The statistics spell out the scary situation the requiem shark family (Carcharhinidae) finds itself in. The family consists of grey reef sharks, dusky sharks, smalltail sharks, sandbar sharks and 56 others. Sixty-eight percent of them are listed as threatened by the International Union for Conservation of Nature. Many populations have experienced declines of 70 percent or more in recent years, with some driven to the brink of extinction.
Nearly a third (19 species) are categorized as either critically endangered or endangered and, without regulations around their international trade, will be threatened with extinction in the very near future.
Among the leading causes of their plummet is the shark fin trade. A survey of Chinese and Hong Kong fin markets found at least 35 species in the requiem shark family present, making up almost half of all the fins there. What’s more, 77 percent of small fins at Hong Kong and Chinese trade ports came from requiem sharks. The trade in small fins is now rapidly increasing because they are much less expensive to make soup from. This is significant as requiem sharks give birth to live young, and juvenile sharks are typically too young and too small to have bred. By targeting these young animals, it can have a big impact on the reproductive rate of shark populations.
Adopting regulations around the trade of these species is critical at this year’s CITES meeting (Convention on International Trade in Endangered Species of Wild Fauna and Flora) in order to get ahead of this troubling trend.
As top predators, these beautiful fish are incredibly important to keeping the balance of the tropical and subtropical marine ecosystems that they inhabit and for maintaining the biodiversity on which we all depend.
Even as they are butchered unsustainably for their fins, requiem sharks are also facing unprecedented pressures from habitat degradation, climate change and pollution. For example, the coral reefs that grey reef sharks depend on are being pushed to the brink by warming seas. Sharks accumulate high levels of pollutants (such as mercury) from their prey, and coastal development is destroying much of their nearshore habitat, such as seagrass beds and mangroves. Concurrently, they face the threat of being caught as by-catch by trawler and longlines fisheries as their habitats are among the most heavily fished by these types of gear.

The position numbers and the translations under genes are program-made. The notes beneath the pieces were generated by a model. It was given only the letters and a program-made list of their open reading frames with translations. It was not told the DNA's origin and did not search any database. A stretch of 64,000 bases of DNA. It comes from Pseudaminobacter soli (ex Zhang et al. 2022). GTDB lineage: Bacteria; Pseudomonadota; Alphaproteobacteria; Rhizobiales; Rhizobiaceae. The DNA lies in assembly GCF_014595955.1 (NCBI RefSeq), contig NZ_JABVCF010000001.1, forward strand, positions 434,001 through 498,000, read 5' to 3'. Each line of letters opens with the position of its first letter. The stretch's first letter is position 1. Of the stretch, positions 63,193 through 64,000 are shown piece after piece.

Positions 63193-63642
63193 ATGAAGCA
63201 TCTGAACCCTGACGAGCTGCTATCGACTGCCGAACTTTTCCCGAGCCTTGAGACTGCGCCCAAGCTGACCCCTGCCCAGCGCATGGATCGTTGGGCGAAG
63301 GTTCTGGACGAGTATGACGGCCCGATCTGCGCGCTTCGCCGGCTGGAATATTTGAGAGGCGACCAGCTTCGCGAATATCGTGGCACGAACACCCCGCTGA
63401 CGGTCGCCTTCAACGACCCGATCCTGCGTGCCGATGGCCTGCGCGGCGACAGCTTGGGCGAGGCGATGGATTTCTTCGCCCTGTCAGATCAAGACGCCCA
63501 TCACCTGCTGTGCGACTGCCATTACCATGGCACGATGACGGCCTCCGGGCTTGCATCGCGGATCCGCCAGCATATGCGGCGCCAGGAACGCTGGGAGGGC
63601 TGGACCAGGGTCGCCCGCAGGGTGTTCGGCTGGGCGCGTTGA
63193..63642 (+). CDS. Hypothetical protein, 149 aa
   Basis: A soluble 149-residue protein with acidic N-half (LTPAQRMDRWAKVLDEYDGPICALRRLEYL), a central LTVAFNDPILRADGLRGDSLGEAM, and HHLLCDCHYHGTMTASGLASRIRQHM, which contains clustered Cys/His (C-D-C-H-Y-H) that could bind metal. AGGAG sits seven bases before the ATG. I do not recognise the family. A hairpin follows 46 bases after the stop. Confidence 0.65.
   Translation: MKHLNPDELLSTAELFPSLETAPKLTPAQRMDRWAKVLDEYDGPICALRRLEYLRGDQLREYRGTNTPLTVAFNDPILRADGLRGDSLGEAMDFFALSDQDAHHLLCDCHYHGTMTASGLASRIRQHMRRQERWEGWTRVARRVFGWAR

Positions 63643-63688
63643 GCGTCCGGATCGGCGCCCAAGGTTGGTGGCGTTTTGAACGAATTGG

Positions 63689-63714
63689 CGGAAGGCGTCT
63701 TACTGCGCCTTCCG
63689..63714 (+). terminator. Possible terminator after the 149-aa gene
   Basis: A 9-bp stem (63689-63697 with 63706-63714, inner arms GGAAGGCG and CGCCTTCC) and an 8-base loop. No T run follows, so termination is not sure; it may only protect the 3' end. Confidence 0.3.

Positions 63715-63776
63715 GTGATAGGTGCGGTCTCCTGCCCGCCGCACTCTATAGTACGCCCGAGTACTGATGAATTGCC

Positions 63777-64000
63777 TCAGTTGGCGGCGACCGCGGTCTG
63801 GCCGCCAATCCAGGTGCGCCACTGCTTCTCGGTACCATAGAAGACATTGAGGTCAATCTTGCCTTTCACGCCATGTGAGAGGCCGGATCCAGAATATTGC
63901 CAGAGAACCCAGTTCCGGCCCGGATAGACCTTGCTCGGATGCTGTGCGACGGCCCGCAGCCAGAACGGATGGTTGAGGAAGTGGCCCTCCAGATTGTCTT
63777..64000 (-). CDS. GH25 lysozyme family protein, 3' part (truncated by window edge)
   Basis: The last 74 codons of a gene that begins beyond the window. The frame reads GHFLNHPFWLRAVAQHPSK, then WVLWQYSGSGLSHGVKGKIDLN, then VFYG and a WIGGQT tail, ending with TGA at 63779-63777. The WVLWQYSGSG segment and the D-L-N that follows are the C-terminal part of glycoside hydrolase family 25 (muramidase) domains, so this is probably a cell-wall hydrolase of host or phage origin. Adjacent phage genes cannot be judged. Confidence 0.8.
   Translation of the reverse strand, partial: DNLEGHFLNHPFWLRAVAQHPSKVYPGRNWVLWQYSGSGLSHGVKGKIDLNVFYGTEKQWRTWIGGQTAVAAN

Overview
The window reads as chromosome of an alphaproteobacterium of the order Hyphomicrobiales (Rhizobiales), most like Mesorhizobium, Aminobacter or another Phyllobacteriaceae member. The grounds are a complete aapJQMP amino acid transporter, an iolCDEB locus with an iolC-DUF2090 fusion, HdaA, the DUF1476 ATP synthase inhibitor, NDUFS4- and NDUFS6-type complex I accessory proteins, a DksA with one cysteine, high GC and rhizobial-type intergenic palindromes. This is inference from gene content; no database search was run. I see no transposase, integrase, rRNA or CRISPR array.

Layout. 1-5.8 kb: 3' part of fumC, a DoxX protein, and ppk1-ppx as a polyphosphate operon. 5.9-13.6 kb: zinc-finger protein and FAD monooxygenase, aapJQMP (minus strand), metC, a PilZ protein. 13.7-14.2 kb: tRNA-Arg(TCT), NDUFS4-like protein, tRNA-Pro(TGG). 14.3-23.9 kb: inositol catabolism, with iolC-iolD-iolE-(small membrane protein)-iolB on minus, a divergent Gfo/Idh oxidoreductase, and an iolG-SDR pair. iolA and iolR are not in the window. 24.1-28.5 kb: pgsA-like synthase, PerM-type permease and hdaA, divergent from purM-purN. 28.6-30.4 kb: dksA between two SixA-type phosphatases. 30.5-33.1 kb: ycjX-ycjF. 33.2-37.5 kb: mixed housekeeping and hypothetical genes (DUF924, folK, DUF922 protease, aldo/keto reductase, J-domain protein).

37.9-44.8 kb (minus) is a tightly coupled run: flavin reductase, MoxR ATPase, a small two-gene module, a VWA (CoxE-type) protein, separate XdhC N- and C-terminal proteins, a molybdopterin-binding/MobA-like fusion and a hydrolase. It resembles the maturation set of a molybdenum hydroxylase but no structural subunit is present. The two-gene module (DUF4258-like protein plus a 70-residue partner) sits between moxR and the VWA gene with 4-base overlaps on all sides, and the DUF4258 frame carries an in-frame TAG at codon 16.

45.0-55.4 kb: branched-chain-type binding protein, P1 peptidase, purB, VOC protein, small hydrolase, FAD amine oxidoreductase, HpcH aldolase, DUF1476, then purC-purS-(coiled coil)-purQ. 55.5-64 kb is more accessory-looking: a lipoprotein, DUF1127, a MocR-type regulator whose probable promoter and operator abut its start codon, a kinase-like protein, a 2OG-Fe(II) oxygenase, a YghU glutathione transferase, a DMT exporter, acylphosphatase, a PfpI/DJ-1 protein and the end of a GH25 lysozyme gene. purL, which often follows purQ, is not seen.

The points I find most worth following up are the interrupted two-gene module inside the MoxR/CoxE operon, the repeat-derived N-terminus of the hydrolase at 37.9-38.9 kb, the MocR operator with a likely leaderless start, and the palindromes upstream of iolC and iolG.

The proposal, presented by countries like Colombia, the Dominican Republic, El Salvador, Panama and many others including the European Union, to list the full family of requiem sharks on Appendix II is likely to be a very controversial issue this year at the CITES meeting in Panama. Some countries are strong opponents of any regulations that might impact the international shark fin trade. Although 19 of the 60 species of requiem sharks are considered to be endangered to some degree, the remaining species in the family are also being proposed for listing to cut down on poaching, as they are hard to tell apart from the imperiled species.
Listing these species means that countries wishing to trade products of any requiem sharks have to both issue a permit to exporters, and their governments will have to produce a “non-detriment finding”—a document which certifies that scientists have shown that the permitted trade does not adversely affect wild populations. Defenders of Wildlife will be advocating for the proposal and will share scientific and trade information with CITES delegates to help bolster their case for limiting trade and conserving these majestic shark species.